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The Women Who Lived for Danger

The Agents of the Special Operations Executive
Binney, Marcus (Book - 2002 )
The Women Who Lived for Danger
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Baker & Taylor
Considers the contributions of World War II female secret agents, noting their experiences as undercover anti-Nazi operatives, weapons specialists, and prisoners of war, profiling ten courageous women from all walks of life.

HARPERCOLL

The Special Operations Executive was formed by Winston Churchill in 1940 to "set Europe ablaze." In the SOE women were trained to handle guns and explosives, work undercover, endure interrogation by the Gestapo, and use complex codes. In The Women Who Lived for Danger, acclaimed historian Marcus Binney recounts the story of ten remarkable women who were dropped in occupied territories to work as secret agents.

Once they were behind enemy lines, theirs was the most dangerous war of all, as they led apparently normal civilian lives while in constant danger of arrest. They organized dropping grounds for arms and explosives destined for the Resistance, helped operate escape lines for airmen who had been shot down over Europe, and provided Allied Command with vital intelligence. SOE women agents came from all walks of life: from the dazzling Polish Countess Krystyna Skarbek (alias Christine Granville) and the American Virginia Hall, who was from a rich Baltimore family, to Marguerite Knight, a secretary in Walthamstow. Petite Lisa de Baissac lived next to Gestapo headquarters in Poitiers playing the part of a quiet widow, while twenty-year-old student Paola Del Din was sent to find a way through the German front line in Florence. Hot-tempered Paddy O'Sullivan deflected a German officer from examining her suitcase by making a date with him, and Alix d'Unienville feigned madness when captured.

The stories of these women agents -- some famous, some virtually unknown -- are told with the help of extensive new archive material. Their exploits form a new chapter of heroism in the history of warfare matched only by their determination, resourcefulness, and ability to stay cool in the face of extreme danger.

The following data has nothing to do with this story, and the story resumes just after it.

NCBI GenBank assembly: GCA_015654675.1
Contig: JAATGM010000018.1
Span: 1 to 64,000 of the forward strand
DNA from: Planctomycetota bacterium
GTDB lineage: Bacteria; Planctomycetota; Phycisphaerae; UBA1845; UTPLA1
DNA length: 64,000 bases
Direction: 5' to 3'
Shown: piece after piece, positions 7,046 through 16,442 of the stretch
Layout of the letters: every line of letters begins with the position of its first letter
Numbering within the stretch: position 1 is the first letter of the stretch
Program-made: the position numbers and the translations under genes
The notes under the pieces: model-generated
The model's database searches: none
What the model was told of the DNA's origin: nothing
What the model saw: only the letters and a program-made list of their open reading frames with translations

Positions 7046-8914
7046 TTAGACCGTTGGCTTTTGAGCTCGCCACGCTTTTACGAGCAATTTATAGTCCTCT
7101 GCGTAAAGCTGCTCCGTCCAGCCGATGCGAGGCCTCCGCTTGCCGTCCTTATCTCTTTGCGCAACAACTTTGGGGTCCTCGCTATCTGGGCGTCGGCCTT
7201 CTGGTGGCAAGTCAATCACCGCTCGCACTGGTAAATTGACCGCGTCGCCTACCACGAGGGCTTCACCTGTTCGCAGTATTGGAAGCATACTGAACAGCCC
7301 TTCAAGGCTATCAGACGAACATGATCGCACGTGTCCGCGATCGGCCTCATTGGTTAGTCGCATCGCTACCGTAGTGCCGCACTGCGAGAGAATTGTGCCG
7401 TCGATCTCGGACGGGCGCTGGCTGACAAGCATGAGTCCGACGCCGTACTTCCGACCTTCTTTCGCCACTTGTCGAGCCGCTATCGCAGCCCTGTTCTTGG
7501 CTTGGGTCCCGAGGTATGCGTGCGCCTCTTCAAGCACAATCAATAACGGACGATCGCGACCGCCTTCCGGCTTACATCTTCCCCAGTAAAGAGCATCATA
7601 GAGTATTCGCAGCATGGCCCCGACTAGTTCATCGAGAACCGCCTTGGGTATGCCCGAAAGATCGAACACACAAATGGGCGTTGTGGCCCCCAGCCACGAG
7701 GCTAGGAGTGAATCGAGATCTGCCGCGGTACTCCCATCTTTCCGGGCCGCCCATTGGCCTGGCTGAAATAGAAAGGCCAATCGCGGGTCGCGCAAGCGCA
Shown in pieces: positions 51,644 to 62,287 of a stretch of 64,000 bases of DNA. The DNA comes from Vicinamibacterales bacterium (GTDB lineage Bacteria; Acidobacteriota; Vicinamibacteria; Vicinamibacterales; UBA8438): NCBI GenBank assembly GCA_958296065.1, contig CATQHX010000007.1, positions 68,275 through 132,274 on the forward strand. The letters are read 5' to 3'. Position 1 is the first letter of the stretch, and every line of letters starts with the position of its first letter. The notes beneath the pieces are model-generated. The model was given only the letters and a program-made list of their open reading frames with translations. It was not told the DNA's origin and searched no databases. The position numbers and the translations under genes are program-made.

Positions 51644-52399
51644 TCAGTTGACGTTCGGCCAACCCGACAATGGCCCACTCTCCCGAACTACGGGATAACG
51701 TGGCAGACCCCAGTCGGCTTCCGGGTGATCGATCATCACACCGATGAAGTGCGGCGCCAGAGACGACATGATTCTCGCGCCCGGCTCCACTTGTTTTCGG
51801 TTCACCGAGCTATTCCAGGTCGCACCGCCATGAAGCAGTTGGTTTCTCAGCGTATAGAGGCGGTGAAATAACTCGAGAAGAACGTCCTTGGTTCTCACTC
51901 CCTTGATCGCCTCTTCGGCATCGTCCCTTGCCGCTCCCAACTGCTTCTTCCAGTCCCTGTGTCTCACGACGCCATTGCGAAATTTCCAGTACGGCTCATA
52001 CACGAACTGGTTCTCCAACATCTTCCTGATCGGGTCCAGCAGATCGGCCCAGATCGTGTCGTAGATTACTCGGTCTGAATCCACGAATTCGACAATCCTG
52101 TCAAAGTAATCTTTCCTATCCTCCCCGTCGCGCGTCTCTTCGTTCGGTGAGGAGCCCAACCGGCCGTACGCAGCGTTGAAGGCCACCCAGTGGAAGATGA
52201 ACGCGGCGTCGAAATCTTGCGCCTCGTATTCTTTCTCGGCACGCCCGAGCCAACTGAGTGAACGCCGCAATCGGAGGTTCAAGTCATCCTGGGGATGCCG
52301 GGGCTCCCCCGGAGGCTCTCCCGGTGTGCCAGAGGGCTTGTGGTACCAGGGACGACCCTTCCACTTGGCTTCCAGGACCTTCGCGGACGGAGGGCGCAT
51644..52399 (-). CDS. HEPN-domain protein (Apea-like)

Book News
Formed by Winston Churchill in 1940, the Special Operations Executive trained women to work as secret agents behind enemy lines. At a time when women in the armed forces were restricted to a strictly non-combatant role, the women of SOE trained and served alongside the men. In this text for the general reader, independent scholar Binney recounts the stories of ten of these remarkable women. Annotation (c) Book News, Inc., Portland, OR (booknews.com)

Blackwell North Amer
The Special Operations Executive was formed by Winston Churchill in 1940 to "set Europe ablaze." In the SOE women were trained to handle guns and explosives, work undercover, endure interrogation by the Gestapo, and use complex codes. In The Women Who Lived for Danger, acclaimed historian Marcus Binney recounts the story of ten remarkable women who were dropped in occupied territories to work as secret agents.
Once they were behind enemy lines, theirs was the most dangerous war of all, as they led apparently normal civilian lives while in constant danger of arrest. They organized dropping grounds for arms and explosives destined for the Resistance, helped operate escape lines for airman who had been shot down over Europe, and provided Allied Command with vital intelligence. SOE women agents came from all walks of life: from the dazzling Polish Countess Krystyna Skarbek (alias Christine Granville) and the American Virginia Hall, who was from a rich Baltimore family, to Marguerite Knight, a secretary in Walthamstow. Petite Lisa de Baissac lived next to Gestapo headquarters in Poitiers playing the part of a quiet widow, while twenty-year-old student Paola Del Din was sent to find a way through the German front line in Florence. Hot-tempered Paddy O'Sullivan deflected a German officer from examining her suitcase by making a date with him, and Alix d'Unienville feigned madness when captured.

Authors: Binney, Marcus
Statement of Responsibility: Marcus Binney
Title: The women who lived for danger
the agents of the Special Operations Executive
Publisher: New York, NY : William Morrow, c2002
Characteristics: xv, 380 p., [16] p. of plates : ill. ; 24 cm.
Notes: Hardcover ed. published: London : Hodder & Stoughton, 2002
Bibliography: Includes bibliographical references (p. 361-366) and index
Subject Headings: Great Britain. Special Operations Executive Biography World War, 1939-1945 Secret service Great Britain World War, 1939-1945 Women Great Britain Women intelligence officers Great Britain Biography
Topical Term: World War, 1939-1945
World War, 1939-1945
Women intelligence officers
LCCN: 2003060784
ISBN: 0060540877
Branch Call Number: 940.5486 B
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